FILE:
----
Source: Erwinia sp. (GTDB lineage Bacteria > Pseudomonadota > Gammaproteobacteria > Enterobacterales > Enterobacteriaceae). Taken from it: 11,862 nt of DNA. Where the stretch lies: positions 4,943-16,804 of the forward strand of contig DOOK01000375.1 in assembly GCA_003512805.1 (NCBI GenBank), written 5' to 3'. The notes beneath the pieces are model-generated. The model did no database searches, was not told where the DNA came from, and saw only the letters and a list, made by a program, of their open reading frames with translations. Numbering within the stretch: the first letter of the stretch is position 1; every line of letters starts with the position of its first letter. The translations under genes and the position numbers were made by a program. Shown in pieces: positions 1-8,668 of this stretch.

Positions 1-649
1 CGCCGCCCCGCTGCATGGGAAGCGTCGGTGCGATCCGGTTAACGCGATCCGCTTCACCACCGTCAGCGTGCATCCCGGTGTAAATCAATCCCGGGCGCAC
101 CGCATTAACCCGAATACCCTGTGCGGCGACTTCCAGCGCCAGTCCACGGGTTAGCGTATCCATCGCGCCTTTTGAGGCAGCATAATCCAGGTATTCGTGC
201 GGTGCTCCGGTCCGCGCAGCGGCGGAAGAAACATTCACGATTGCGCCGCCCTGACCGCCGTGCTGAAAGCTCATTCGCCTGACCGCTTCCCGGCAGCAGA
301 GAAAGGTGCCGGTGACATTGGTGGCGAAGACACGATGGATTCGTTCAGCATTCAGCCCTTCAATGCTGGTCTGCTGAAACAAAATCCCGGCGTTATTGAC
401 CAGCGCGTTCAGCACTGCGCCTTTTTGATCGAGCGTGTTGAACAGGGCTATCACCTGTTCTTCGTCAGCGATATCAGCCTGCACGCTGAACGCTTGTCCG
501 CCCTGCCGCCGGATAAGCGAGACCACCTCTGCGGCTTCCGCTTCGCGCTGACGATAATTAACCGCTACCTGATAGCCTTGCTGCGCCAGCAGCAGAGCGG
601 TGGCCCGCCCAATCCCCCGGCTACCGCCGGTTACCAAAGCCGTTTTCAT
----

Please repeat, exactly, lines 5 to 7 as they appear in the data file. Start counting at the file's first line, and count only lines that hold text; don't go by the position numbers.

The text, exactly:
201 GGTGCTCCGGTCCGCGCAGCGGCGGAAGAAACATTCACGATTGCGCCGCCCTGACCGCCGTGCTGAAAGCTCATTCGCCTGACCGCTTCCCGGCAGCAGA
301 GAAAGGTGCCGGTGACATTGGTGGCGAAGACACGATGGATTCGTTCAGCATTCAGCCCTTCAATGCTGGTCTGCTGAAACAAAATCCCGGCGTTATTGAC
401 CAGCGCGTTCAGCACTGCGCCTTTTTGATCGAGCGTGTTGAACAGGGCTATCACCTGTTCTTCGTCAGCGATATCAGCCTGCACGCTGAACGCTTGTCCG